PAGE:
First English paintings of American Indians shown for first time in 50 years





One of Britain's greatest secret treasures -- a collection of the first English paintings of North America -- go on public display at the British Museum today for the first time in almost 50 years. The watercolours, painted in 1585 during an unsuccessful mission to establish England's first colony in America, are so fragile and sensitive to light that they can only be shown once a generation. Painted just 20 years after the death of Michelangelo and more than 30 years before the Mayflower sailed, the survival of the 70 watercolours -- almost certainly shown to Elizabeth I and handled by her -- is little short of miraculous. Not only did they survive a perilous transatlantic return journey but a fire in the 19th century, and then they were left in water for three weeks. The naive pictures were painted by John White, a gentleman and amateur artist at the court of Elizabeth, who was sent on several expeditions by Sir Walter Raleigh to help establish a colony in Virginia -- now North Carolina -- and to record the lives of the people and the flora and fauna that he found. Instead of the wild savages that Europeans had expected, White's pictures of the Algonquin Indians show a sophisticated and settled society with villages, stockades, cultivated fields and jewellery.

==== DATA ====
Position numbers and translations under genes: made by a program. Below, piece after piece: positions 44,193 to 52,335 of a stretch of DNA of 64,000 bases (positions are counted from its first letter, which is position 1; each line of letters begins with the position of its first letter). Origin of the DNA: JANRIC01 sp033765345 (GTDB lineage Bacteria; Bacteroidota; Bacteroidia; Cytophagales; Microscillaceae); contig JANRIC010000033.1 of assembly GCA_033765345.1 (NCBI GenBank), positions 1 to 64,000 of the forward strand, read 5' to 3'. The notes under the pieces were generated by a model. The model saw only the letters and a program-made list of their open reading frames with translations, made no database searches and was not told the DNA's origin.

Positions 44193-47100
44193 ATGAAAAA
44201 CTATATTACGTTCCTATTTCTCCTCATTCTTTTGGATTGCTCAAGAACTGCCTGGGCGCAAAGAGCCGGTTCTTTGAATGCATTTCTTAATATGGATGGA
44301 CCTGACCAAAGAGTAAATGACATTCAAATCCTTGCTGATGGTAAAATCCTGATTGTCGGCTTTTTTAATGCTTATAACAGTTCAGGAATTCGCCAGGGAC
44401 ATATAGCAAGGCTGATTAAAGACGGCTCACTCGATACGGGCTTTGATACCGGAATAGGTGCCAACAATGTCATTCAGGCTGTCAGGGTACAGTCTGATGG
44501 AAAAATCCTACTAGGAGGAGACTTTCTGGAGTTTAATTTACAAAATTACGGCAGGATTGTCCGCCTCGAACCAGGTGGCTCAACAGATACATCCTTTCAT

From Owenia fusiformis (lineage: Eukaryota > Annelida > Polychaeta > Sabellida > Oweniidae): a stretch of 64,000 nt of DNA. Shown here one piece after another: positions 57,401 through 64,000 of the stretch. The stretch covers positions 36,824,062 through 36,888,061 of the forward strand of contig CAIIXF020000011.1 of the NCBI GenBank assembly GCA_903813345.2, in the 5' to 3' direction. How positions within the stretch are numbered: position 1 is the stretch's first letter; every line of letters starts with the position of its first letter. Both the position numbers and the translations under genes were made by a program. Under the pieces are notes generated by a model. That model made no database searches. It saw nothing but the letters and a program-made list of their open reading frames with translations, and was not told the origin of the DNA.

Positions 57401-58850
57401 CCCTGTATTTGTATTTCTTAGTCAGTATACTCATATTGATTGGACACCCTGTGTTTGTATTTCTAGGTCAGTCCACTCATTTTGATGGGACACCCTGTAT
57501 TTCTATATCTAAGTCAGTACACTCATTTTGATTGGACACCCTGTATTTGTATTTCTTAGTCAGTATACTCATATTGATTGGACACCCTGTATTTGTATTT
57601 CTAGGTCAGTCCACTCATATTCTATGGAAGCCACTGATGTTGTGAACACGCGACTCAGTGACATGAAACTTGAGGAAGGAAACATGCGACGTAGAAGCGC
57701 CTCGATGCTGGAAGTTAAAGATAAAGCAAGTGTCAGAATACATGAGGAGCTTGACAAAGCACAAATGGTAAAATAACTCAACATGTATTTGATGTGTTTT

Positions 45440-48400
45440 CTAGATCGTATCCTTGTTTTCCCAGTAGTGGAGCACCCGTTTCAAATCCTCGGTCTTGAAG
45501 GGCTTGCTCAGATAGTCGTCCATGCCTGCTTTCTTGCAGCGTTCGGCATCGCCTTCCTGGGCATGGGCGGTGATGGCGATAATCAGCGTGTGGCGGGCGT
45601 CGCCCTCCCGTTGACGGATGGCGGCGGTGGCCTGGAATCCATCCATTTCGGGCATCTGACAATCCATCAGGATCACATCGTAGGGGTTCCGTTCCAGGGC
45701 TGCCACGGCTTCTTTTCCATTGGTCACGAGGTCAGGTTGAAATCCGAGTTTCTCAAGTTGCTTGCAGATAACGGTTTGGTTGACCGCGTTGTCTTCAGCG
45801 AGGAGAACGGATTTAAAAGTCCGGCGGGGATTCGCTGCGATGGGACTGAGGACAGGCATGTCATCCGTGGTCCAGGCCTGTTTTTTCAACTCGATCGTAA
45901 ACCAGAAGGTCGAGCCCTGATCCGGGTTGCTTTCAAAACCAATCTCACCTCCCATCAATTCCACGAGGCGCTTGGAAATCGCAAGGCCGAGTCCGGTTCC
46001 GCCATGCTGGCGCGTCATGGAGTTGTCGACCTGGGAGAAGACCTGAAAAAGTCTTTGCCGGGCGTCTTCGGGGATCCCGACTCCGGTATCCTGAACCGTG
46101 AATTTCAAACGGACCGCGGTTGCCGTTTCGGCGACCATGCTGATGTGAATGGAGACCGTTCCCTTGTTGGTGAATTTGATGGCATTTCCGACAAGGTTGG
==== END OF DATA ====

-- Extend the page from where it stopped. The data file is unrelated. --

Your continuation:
Related Links

  • In pictures: First English paintings of American Indians (7 slides)
  • 'A New World' (exhibition website)


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